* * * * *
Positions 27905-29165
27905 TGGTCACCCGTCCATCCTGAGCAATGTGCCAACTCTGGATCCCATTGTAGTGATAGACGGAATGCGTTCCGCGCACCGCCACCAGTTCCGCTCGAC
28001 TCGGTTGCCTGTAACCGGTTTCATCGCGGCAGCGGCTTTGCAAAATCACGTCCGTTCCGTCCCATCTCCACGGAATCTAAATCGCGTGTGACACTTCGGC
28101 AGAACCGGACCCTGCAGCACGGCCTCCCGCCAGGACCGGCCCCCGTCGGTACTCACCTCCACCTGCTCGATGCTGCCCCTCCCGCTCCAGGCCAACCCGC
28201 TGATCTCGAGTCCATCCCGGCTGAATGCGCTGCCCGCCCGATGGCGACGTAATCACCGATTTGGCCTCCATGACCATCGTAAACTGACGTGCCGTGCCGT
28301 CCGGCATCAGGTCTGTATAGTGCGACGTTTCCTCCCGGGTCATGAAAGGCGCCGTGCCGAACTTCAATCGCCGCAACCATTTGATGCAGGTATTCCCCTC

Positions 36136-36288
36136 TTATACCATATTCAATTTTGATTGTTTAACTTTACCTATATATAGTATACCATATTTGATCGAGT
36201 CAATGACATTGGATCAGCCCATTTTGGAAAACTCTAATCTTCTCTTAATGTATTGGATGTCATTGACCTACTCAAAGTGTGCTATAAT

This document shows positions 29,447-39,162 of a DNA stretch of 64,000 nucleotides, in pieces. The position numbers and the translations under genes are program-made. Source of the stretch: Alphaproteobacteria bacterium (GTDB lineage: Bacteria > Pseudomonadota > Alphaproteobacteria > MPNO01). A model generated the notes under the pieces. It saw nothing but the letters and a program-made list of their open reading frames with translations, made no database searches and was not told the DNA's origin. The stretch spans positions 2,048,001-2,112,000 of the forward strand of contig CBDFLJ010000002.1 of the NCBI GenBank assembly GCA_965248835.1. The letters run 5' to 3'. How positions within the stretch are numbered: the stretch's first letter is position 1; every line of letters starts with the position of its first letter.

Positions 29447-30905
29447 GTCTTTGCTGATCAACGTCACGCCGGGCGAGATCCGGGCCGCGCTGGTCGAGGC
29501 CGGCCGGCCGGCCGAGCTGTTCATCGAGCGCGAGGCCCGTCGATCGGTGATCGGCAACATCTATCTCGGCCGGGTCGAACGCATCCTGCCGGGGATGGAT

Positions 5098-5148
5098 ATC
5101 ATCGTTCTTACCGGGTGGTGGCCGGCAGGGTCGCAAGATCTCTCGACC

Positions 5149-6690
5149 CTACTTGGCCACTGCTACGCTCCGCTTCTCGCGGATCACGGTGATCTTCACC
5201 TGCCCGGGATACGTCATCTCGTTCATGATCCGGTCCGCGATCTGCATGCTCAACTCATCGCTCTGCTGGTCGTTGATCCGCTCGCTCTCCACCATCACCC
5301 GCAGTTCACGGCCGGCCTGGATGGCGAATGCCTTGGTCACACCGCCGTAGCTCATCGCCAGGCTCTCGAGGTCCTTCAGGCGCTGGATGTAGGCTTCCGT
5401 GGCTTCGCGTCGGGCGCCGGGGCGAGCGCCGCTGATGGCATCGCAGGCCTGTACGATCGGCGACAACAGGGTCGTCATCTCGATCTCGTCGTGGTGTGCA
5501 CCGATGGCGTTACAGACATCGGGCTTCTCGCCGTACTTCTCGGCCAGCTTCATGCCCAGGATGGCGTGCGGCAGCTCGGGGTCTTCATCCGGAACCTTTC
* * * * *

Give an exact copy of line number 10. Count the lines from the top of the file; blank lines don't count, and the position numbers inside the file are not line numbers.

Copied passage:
This document shows positions 29,447-39,162 of a DNA stretch of 64,000 nucleotides, in pieces. The position numbers and the translations under genes are program-made. Source of the stretch: Alphaproteobacteria bacterium (GTDB lineage: Bacteria > Pseudomonadota > Alphaproteobacteria > MPNO01). A model generated the notes under the pieces. It saw nothing but the letters and a program-made list of their open reading frames with translations, made no database searches and was not told the DNA's origin. The stretch spans positions 2,048,001-2,112,000 of the forward strand of contig CBDFLJ010000002.1 of the NCBI GenBank assembly GCA_965248835.1. The letters run 5' to 3'. How positions within the stretch are numbered: the stretch's first letter is position 1; every line of letters starts with the position of its first letter.